This is how a channel is formed between two organelles
The channel through which two cell components exchange material appears to form at the edge of their contact surface, and not in the middle. This was discovered by the Leiden physical chemists Jelger Risselada and Edgar Blokhuis together with researchers from the University of Lausanne in Switzerland. They published their findings in The Journal of Physical Chemistry Letters on 20 February.
The beginning: a striking observation
It all starts with a remarkable observation in Lausanne. Swiss researchers examine so-called vacuoles of yeast cells under the microscope to look for channels between them. These vacuoles are not very interesting in themselves, but they resemble human cell parts, namely the organelles. Because of this resemblance, they can provide interesting insights. Normally, the channels between vacuoles are too small to be seen under a normal microscope. But the researchers come up with a handy trick for this: with the help of osmotic pressure they manage to enlarge the vacuoles and their channels in such a way that the channels become visible.
And what they then see surprises them. The Swiss researchers are curious about the connecting channel between the two yeast "organelles." For a cell to function properly, it is essential that organelles can exchange material with each other, for example, to discharge waste products. This transfer takes place via a channel. However, it was unknown where such a channel is located in the contact surface between two organelles. But then the researchers see something interesting through their microscope: the connecting channel appears to be at the edge, as can be seen on the right. Last author Jelger Risselada: "Then we wondered, is that always the case? Or only if you magnify these channels unnaturally, as the Swiss did?"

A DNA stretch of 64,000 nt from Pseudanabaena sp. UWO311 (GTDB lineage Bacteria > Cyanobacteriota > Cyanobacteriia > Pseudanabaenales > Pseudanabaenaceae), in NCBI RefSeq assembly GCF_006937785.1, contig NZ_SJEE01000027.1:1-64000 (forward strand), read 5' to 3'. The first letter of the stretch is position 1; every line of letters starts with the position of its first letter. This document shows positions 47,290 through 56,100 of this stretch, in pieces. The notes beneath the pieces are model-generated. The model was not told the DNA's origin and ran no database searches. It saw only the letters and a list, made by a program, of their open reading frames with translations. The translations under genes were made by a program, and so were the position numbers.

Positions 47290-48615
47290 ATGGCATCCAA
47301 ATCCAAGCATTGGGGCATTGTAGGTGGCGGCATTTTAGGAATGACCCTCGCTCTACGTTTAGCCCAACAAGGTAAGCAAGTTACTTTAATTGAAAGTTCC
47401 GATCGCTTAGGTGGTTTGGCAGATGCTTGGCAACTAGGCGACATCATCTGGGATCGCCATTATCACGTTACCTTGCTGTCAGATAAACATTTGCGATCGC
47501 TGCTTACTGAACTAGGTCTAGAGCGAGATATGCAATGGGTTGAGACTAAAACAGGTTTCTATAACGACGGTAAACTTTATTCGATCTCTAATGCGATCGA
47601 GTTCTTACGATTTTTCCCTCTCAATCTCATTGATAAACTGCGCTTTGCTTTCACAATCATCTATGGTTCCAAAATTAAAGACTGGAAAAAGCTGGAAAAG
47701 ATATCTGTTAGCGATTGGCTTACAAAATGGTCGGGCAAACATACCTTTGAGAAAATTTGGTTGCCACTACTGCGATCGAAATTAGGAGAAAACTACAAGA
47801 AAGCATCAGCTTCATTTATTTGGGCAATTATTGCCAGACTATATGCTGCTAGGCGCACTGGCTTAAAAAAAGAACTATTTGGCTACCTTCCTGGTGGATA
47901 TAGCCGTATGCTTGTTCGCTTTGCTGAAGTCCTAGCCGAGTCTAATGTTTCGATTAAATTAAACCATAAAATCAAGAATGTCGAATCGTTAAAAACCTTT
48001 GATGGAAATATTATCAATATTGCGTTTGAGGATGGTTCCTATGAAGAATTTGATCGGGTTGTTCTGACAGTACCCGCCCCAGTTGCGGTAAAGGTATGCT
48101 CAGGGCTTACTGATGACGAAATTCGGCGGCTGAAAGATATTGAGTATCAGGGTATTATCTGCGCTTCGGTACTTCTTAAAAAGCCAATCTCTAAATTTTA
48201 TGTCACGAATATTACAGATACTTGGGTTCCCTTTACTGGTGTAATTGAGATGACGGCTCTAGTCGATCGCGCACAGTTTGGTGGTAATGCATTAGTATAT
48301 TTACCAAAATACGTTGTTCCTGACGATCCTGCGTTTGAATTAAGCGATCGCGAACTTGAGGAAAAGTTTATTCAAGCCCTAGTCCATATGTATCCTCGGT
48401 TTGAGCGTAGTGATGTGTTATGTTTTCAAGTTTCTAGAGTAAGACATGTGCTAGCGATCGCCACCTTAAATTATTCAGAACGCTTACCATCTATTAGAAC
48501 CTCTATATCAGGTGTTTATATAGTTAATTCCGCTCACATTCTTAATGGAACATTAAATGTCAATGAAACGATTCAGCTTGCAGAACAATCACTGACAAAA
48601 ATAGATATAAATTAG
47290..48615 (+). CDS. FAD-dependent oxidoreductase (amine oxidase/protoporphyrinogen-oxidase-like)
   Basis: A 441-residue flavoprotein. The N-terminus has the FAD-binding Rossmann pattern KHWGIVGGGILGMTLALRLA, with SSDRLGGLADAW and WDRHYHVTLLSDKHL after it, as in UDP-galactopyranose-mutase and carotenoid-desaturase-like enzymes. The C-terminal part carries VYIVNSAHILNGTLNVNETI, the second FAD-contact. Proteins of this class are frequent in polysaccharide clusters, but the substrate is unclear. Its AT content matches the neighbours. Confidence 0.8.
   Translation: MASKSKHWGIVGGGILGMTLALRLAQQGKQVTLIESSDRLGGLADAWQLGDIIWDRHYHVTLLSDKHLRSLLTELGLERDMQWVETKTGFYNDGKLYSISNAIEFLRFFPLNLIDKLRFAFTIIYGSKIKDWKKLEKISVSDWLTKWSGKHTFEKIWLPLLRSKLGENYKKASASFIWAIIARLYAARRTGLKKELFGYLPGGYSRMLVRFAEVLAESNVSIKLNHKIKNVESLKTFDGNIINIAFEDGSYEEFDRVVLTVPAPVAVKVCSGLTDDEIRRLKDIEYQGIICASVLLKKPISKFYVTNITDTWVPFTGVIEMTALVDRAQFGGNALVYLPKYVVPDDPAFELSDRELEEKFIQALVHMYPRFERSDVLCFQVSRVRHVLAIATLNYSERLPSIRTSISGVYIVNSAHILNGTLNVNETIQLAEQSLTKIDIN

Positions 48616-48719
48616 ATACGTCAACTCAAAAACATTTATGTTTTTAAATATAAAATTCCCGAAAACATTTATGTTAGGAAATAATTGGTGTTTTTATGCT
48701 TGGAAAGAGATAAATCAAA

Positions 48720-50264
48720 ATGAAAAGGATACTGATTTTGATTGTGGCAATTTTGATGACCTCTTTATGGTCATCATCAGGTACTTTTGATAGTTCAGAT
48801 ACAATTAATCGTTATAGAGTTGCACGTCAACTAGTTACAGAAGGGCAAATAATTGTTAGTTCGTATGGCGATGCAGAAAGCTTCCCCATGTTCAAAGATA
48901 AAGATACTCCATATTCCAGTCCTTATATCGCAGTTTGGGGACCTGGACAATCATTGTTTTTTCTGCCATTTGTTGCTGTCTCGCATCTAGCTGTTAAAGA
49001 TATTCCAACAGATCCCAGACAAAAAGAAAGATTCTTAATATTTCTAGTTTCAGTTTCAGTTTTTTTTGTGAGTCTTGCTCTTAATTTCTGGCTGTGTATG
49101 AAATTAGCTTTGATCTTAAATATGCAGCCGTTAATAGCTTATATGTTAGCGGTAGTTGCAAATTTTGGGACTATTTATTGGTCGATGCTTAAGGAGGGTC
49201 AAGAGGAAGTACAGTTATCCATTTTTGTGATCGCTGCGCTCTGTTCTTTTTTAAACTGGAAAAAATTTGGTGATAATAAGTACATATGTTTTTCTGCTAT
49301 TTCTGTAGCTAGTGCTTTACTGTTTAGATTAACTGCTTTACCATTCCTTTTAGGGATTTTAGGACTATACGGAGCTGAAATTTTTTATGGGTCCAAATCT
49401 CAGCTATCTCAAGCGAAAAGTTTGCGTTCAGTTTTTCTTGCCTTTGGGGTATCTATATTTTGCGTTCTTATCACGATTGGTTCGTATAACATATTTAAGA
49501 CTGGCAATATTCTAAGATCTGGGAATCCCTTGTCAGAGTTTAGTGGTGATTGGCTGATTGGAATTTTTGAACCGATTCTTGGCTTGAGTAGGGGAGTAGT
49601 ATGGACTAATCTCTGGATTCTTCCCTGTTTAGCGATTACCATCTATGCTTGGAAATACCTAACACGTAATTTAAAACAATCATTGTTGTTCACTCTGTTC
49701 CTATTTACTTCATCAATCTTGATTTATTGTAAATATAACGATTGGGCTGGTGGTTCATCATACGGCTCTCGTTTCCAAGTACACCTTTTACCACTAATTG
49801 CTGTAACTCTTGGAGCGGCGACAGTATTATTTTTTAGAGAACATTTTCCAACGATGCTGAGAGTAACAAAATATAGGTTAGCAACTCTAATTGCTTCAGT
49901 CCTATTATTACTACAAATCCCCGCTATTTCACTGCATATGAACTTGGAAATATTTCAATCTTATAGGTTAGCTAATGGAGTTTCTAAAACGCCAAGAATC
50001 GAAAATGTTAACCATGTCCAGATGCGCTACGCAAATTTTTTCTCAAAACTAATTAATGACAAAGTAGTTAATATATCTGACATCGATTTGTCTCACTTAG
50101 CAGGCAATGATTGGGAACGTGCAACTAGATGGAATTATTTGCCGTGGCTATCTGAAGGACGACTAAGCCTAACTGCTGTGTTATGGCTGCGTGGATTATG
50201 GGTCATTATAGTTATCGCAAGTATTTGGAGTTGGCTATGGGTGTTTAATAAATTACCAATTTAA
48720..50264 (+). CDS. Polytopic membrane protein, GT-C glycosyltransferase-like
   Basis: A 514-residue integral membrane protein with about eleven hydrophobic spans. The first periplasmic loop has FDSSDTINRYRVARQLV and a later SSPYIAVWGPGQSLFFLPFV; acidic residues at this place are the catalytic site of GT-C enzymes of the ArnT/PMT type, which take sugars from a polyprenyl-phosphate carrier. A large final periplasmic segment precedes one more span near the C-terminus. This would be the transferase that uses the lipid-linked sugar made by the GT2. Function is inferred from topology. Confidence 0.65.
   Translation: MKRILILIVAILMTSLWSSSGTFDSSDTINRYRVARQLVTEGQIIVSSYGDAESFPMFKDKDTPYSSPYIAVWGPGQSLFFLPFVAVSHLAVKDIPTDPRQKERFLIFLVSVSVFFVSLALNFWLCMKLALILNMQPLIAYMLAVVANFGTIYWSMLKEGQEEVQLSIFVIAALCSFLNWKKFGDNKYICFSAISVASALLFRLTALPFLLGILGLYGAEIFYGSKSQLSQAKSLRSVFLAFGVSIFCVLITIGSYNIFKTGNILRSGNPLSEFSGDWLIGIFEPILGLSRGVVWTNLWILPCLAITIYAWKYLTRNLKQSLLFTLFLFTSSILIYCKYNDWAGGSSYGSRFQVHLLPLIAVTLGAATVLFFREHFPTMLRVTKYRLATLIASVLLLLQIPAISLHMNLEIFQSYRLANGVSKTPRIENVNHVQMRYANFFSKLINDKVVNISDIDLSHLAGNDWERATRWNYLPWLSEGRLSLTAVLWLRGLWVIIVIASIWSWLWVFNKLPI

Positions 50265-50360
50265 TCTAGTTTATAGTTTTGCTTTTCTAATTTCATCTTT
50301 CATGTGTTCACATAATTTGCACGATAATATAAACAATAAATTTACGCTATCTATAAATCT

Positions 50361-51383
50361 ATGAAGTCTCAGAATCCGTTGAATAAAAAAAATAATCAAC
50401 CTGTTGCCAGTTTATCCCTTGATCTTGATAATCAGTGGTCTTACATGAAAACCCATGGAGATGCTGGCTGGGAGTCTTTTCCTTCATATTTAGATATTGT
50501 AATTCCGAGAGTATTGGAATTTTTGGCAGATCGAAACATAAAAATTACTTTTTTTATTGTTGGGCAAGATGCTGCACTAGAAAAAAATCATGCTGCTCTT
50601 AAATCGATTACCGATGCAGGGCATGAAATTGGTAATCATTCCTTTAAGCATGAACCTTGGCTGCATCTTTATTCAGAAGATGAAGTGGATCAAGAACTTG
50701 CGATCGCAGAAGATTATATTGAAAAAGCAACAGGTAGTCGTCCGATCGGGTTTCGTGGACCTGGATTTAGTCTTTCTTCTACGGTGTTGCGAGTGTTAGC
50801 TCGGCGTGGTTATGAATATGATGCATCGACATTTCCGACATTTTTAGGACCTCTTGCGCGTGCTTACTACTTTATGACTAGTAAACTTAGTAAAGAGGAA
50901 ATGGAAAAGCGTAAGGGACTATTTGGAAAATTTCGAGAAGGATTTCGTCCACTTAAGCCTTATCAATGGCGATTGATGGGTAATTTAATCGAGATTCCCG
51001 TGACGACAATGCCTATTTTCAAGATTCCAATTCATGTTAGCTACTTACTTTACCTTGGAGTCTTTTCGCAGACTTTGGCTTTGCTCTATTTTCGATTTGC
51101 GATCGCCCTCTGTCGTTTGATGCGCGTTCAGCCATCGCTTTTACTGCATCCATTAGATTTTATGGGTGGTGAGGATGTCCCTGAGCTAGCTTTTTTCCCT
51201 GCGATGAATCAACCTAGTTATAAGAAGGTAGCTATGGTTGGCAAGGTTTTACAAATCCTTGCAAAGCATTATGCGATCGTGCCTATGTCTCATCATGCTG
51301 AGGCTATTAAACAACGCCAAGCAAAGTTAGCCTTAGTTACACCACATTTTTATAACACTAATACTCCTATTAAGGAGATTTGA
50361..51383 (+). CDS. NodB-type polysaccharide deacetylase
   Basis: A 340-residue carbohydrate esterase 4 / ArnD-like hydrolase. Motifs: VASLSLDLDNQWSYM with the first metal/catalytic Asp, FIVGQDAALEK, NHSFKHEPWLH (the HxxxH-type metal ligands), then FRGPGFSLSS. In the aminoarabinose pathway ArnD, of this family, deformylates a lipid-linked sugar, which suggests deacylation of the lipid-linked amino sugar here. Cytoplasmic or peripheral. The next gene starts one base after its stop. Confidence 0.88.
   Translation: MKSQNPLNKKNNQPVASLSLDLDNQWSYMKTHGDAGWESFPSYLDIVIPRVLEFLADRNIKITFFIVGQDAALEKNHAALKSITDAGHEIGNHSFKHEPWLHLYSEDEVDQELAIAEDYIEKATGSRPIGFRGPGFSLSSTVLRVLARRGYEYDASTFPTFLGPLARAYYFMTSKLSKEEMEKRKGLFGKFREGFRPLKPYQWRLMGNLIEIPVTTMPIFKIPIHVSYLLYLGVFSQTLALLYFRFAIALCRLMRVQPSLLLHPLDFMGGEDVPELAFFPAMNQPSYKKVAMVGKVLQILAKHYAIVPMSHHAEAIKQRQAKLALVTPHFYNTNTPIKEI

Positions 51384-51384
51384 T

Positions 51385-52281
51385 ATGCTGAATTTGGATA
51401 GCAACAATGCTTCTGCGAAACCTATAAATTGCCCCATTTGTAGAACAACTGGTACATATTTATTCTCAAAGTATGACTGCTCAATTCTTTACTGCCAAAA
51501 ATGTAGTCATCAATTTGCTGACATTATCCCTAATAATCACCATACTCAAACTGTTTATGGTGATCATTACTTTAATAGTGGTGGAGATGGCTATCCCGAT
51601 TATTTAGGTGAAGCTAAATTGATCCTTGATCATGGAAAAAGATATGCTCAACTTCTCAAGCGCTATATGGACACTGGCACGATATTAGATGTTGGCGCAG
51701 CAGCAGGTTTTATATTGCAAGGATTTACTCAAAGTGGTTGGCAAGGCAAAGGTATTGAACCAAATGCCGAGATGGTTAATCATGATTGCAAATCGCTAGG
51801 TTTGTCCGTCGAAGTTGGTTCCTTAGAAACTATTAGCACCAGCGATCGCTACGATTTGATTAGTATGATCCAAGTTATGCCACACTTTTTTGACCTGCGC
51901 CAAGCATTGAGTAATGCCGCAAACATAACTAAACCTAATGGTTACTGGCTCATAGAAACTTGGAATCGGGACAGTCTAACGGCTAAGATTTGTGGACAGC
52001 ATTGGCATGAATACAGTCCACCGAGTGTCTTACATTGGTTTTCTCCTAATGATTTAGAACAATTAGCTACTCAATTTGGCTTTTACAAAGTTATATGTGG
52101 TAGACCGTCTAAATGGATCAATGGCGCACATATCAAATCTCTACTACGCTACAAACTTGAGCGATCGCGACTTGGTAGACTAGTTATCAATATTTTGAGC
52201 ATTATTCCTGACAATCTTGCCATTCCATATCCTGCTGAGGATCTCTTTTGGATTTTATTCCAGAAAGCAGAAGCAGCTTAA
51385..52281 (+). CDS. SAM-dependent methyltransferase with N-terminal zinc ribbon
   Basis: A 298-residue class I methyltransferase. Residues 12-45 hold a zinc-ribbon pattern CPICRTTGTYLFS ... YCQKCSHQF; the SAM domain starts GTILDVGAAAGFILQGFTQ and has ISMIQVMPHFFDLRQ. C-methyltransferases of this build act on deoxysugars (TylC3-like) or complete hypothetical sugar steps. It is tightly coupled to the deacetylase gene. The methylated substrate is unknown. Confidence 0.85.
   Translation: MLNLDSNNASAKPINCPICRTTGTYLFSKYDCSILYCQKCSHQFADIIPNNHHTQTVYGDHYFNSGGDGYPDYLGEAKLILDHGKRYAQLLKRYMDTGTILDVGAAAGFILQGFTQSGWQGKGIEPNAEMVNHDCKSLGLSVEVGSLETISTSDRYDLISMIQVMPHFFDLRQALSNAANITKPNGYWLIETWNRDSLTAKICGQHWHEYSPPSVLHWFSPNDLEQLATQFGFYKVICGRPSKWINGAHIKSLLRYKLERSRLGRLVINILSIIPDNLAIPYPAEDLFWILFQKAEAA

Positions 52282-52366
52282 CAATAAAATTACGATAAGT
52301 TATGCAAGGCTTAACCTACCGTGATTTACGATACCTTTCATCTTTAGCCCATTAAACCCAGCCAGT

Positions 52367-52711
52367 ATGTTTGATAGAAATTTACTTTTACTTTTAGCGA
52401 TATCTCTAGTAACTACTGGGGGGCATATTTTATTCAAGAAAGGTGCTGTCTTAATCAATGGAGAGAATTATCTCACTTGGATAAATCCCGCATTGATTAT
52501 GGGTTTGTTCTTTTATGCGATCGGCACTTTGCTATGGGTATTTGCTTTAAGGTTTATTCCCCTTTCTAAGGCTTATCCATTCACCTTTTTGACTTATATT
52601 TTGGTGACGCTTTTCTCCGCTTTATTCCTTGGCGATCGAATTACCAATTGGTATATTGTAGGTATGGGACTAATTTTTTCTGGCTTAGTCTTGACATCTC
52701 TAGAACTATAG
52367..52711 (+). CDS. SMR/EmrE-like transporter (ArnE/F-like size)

A Nobel Prize-worthy subject
Risselada decides to look for the answers and engages colleague Edgar Blokhuis. "Edgar is a specialist in the tricky mathematics needed for the models I wanted to develop," says Risselada.
Research into channels, also called fusion pores, is hot. In 2013, for example, three American scientists received the Nobel Prize for their discovery of the so-called SNARE proteins. "These proteins bring two organelles together and also direct the formation of the channel," says Risselada. "In textbooks, channels are always reproduced symmetrically, in the case of neurons (see animation) but also in the case of the much larger organelles. What we have now discovered shows something completely different for organelles."
More information: Edgar M. Blokhuis et al. Fusion Pores Live on the Edge, The Journal of Physical Chemistry Letters (2020). DOI: 10.1021/acs.jpclett.9b03563
Journal information: Journal of Physical Chemistry Letters
Provided by Leiden University